Sick of School: Air Quality Impacts Learning

Sick of School: Air Quality Impacts LearningFaking sick. It’s a classic trick for kids to get out of school, stay home for a day and indulge themselves in some parental pampering and videogames. But in Beech Grove, Indiana, a local institution may actually be making children sick — it was recently cited for having excessively high carbon dioxide levels.

Home Sweet Home

As noted by RTV6, South Grove Intermediate School must now spend $300,000 to fix air quality issues following a Marion County Public Health Department citation for high carbon dioxide levels. The first indication of a school-wide problem came in January 2013, when South Grove was put on notice for “inadequate amount of outdoor air supplied to classrooms.” In August 2014, they were again under scrutiny for poor air quality, and now there’s no other option: fix the problem or kids are staying home.

Brent Crouch, the school district’s Air Quality Manager, tests the CO2 levels at South Grove every week, and while results are improving, he notes that “we’re gonna struggle with this in the winter time.” Part of the problem is aging equipment: many of the heating and cooling units at South Grove and other district schools are more than 30 years old. Superintendent Paul Kaiser says there’s no danger to children: “we just need to bring more outside air into the building and that’s what we’re working on.”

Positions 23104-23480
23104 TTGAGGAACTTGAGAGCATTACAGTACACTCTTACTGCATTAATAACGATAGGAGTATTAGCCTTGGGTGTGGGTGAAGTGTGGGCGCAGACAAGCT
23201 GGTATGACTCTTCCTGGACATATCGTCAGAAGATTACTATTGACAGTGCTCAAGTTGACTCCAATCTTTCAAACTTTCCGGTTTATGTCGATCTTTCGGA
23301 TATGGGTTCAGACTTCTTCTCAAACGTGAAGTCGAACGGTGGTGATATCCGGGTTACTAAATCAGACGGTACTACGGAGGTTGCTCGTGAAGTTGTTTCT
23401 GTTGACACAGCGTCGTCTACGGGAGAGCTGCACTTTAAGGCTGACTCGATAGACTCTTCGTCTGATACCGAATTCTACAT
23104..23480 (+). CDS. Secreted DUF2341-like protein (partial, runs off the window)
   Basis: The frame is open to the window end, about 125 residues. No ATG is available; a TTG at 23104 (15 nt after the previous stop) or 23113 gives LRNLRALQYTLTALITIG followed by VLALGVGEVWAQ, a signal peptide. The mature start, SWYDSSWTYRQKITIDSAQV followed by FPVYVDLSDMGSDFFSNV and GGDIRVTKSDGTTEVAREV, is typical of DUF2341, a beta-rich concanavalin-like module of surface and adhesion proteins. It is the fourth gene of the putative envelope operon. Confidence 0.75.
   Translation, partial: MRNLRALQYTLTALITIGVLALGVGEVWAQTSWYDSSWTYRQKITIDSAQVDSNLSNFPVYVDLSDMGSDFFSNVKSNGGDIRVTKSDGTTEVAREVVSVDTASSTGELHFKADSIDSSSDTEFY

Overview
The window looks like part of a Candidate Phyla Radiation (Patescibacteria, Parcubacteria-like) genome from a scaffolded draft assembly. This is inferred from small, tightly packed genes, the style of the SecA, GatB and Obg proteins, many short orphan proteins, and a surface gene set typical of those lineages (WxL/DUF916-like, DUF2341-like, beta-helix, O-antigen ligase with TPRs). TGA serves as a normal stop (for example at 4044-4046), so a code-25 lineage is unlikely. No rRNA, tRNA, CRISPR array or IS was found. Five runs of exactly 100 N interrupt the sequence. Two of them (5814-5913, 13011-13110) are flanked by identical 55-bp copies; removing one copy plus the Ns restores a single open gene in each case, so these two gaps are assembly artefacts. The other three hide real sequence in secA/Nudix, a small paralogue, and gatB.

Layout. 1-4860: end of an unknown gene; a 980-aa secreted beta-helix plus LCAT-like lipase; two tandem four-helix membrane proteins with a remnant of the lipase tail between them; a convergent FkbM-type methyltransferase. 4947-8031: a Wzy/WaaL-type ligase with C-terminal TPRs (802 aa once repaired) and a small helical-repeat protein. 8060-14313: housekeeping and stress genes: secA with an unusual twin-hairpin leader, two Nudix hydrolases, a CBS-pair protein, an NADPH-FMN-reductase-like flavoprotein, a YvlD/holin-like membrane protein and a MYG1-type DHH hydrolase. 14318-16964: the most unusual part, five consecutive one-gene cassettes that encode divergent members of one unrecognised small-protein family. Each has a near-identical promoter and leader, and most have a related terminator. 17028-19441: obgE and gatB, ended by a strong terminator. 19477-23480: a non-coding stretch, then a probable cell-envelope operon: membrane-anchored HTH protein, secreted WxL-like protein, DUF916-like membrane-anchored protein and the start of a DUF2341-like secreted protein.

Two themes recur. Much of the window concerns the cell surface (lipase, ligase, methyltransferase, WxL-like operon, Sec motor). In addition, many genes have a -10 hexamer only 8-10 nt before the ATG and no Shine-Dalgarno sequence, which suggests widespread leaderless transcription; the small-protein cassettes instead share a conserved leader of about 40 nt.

What’s the Big Deal?

CO2 is naturally present in air, to the tune of 0.0314 percent. Nitrogen makes up the Lion’s Share of breathable air at just over 78 percent, with oxygen coming in second at almost 21 percent. This translates to an outdoor concentration of 380 parts per million (PPM) of CO2.

Indoors, the concentration often jumps to 1000 PPM or more over the course of a day, especially in confined space with large numbers of people for an extended period of time — such as classrooms. In those situations, CO2 concentrations can quickly rise to 2500 or even 3000 PPM, and according to a recent Berkeley Lab study, these levels can “can significantly impair people’s decision-making process.” In an environment where children are tasked with understanding new concepts and demonstrating proficiency in areas such as math or science, this is a problem.

And while $300,000 covers one school in Beech Grove, a cool $4 million is required to solve the problem district-wide. That’s a lot of money from taxpayers. Sure, 30 year-old equipment is partly to blame, but as noted by the Health Department findings, the biggest issue here is outdoor air supply. For any company this should be a red flag, and also suggests a way to keep “sick days” at a minimum. Consistent, thorough cleanings of HVAC systems coupled with regular air checks can both lower total infrastructure costs and ensure a passing grade from health inspectors.

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